@jditoro3 I believe the right column represents the "pearl" colors, like pearl gold, since those aren't found anywhere else on this table. My guess is chrome colors aren't listed here since the pieces aren't molded in those colors, but coated in a layer of paint afterwards.

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By in United States,

@magmafrost: Chrome/metalized and lacquered colors often don't appear on these sorts of documents because they are surface treatments and not actual plastic colors.

@jditoro: No, the metallic colors in the right hand column are what BrickLink calls "pearl" colors (i.e. actual metallic plastics rather than a metallic coating).

@biyitch: In all instructions since 2012, Black parts have white outlines and Dark Stone Grey parts have black outlines. Previously it was difficult to tell the colors apart because they both had black outlines, so LEGO had to make the black parts more grayish for the outlines to show up. Ever since that change, there shouldn't be much room for confusion.

@apostie: No, they do not release these palettes every year. They did release them in 2010 and 2011, though. Here's the 2011 version: http://www.eurobricks.com/forum/index.php?showtopic=55896. The main differences from the 2016 version is that the 2011 version still had 208 Light Stone Grey (Very Light Bluish Gray), did not have 330 Olive Green, and had 294 Phosphorescent Green (Glow-in-Dark Trans) instead of 329 White Glow (Glow-in-Dark White).

There's also a color chart from 2012 (https://flic.kr/p/p6kAmU) which illustrates the difference between the old and new ways of labeling black parts in instructions. The colors on that chart are about the same as this year's colors, except that color 294 is still listed and black is listed twice.

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By in United States,

Interestingly Lego has changed the RGB values from their 2010 official color chart. For example in 2010 Bright Yellowish Green (Lime) was #95B90B while the 2016 chart has it as #9ACA3C. To further complicate things Lego represents the color as #A5CA18 in their Lego Digital Designer software.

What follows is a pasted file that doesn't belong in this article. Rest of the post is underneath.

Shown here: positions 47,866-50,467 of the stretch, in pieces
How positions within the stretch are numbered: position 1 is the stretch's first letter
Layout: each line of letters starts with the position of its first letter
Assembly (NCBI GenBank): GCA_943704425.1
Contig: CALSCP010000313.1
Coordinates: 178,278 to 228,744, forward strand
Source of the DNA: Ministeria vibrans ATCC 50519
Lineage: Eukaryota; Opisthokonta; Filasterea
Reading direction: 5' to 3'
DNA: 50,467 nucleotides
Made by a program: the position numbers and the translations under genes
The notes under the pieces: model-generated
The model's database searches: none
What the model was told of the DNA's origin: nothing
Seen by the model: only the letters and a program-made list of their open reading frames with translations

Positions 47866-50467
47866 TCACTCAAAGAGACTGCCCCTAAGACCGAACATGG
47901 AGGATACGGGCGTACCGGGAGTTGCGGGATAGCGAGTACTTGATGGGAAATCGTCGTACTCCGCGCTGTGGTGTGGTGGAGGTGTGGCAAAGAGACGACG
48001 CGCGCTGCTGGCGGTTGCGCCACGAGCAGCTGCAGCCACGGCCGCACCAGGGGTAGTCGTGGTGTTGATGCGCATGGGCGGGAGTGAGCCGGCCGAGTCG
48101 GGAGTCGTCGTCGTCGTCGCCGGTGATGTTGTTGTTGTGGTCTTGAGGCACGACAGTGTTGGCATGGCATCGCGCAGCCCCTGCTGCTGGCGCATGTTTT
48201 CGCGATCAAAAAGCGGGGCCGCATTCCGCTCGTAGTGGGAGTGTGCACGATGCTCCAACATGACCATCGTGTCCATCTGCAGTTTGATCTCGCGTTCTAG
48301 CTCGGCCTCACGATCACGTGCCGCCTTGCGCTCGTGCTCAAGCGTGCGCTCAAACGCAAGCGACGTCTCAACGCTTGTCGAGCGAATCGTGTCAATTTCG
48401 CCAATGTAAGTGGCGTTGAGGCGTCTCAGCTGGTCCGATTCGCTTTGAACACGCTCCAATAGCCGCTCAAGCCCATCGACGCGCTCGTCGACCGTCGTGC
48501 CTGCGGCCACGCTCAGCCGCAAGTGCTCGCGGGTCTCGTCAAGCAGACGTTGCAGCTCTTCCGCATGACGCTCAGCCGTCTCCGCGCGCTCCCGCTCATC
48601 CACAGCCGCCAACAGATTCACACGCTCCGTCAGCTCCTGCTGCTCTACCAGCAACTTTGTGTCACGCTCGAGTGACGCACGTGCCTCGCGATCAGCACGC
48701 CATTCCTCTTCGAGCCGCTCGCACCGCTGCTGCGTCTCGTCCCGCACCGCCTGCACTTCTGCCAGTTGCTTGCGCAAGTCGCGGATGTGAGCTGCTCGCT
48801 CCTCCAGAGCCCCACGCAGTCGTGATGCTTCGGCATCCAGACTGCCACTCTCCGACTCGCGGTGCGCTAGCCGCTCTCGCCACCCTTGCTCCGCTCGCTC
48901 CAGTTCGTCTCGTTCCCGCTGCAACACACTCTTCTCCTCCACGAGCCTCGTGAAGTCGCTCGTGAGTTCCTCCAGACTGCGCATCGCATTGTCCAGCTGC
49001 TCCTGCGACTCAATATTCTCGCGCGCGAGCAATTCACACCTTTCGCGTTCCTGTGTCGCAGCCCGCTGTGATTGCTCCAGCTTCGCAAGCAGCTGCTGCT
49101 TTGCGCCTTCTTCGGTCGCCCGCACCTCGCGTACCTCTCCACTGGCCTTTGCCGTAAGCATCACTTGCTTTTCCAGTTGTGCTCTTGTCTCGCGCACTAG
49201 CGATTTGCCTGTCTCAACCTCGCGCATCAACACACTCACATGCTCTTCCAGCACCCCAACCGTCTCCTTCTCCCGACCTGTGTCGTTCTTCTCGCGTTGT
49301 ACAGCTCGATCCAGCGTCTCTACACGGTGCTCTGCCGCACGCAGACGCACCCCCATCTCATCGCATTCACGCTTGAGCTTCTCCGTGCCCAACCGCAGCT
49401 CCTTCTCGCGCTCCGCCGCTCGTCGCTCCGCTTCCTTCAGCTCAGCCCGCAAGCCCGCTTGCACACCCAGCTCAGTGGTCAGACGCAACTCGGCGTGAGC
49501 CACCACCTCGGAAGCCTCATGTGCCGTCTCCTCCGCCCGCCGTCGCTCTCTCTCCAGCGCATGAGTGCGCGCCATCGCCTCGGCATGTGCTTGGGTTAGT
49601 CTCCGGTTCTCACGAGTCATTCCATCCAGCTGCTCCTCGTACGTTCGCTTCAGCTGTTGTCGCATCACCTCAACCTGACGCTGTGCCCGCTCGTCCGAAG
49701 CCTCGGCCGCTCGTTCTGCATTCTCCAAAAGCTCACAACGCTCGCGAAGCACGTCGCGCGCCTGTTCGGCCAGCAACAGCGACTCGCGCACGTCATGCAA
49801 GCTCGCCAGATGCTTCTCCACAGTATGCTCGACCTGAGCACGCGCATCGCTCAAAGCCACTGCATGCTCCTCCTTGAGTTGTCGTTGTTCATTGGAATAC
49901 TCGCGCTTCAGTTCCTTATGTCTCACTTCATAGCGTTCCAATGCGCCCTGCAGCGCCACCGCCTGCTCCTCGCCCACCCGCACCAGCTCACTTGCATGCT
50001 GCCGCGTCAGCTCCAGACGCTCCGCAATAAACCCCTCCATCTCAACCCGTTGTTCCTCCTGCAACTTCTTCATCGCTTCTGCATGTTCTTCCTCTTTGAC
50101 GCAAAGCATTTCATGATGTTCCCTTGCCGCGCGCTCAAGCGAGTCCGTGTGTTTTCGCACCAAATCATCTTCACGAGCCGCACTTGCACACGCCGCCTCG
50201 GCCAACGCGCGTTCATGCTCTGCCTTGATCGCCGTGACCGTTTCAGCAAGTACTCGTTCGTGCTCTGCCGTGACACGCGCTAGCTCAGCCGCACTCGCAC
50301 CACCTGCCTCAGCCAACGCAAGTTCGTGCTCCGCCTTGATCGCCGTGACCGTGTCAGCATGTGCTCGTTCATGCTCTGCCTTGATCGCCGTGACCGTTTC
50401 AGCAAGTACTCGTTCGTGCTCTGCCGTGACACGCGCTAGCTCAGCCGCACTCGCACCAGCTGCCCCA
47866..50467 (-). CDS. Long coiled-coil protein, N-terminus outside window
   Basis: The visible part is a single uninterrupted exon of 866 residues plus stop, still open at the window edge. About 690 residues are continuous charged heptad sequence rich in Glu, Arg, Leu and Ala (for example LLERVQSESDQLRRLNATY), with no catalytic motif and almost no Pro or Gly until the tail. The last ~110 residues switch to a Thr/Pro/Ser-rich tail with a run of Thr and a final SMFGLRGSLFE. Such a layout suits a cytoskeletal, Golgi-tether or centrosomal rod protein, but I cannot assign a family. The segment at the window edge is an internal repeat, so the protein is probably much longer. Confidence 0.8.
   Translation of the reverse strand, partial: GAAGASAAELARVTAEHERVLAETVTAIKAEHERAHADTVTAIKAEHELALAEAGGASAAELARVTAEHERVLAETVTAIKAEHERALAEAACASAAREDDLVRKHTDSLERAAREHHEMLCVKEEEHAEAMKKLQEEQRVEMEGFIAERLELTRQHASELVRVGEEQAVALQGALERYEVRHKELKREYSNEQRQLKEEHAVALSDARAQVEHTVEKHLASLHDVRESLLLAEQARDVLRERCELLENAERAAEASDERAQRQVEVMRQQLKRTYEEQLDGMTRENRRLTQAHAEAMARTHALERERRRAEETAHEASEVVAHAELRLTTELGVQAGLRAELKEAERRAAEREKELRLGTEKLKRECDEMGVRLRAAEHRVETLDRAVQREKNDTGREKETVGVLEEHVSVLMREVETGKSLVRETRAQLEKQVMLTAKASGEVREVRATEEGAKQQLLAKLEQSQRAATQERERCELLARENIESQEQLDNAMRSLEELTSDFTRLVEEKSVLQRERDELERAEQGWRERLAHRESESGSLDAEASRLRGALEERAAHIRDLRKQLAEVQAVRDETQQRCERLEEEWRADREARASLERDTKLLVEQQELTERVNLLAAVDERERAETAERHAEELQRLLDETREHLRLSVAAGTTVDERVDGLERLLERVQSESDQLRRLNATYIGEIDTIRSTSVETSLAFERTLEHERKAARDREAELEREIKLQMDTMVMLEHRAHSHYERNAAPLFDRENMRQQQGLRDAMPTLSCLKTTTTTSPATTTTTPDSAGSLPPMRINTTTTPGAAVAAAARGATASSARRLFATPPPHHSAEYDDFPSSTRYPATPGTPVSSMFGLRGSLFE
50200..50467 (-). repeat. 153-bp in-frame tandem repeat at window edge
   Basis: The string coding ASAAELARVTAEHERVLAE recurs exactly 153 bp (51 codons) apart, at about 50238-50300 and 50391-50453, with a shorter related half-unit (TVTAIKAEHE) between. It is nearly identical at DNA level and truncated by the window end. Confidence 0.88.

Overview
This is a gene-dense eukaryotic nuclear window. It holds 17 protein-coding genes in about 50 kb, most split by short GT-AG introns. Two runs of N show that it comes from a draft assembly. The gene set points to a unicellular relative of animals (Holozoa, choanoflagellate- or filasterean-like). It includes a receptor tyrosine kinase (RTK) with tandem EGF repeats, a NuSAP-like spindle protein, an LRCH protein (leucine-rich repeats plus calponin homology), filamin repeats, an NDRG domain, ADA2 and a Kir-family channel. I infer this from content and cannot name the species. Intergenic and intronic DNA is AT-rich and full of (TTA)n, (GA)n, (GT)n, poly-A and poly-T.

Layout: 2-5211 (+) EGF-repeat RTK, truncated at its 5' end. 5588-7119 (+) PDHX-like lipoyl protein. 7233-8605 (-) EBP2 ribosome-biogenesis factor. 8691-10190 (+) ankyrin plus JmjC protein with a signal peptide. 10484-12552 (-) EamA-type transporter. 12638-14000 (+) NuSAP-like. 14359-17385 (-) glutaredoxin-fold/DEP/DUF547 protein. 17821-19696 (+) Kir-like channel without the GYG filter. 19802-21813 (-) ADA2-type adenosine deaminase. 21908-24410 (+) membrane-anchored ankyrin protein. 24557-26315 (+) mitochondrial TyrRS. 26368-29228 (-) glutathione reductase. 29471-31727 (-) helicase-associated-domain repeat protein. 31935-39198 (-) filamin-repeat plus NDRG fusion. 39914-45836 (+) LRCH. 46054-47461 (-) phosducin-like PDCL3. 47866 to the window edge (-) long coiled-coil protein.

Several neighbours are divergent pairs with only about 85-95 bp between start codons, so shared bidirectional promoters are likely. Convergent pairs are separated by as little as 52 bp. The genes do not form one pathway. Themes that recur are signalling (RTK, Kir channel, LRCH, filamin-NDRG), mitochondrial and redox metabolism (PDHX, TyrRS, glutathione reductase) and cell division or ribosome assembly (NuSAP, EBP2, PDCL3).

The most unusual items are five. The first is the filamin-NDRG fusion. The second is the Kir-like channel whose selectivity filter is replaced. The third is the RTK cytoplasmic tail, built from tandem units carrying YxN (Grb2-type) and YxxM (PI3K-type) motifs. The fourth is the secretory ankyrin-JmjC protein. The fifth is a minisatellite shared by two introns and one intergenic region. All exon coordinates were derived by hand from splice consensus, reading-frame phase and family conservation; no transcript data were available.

As a photographer and Lego color enthusiast I would love to produce "definitive" (although unofficial) RGB values for each color.

As highlighted in this sites color database Ryan Howerter has already done an AMAZING job extensively cataloging and photographing every Lego color imaginable but I do not believe his intent was focused on obtaining RGB values so there are a few things I may do a little differently.

Briefly my method would be to photograph each element on a controlled set with fixed lighting, exposure and white balance which I would determine using a medium grey, with white and black pieces defining the dynamic range. Tiles would be ideal but bricks on their side would work as well. I would light them flatly to reduce glare and sample an average color from the center of the piece. Colors that are only used for more "unique" molds would be trickier but I have a few ideas in mind.

I would like to include retired colors as well but some of them are quite rare and expensive on Bricklink so it would take some time to get samples. If I were to actually go forward with this idea would people be interested in the results?

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By in United Kingdom,

^ Sounds like a worthwhile project because as you say there is no definitive list of RGB values.

A flaw in your plan, though, is that LEGO white is slightly yellow so you'd need to use white and black reference cards as well as a 15% grey card to get accurate results.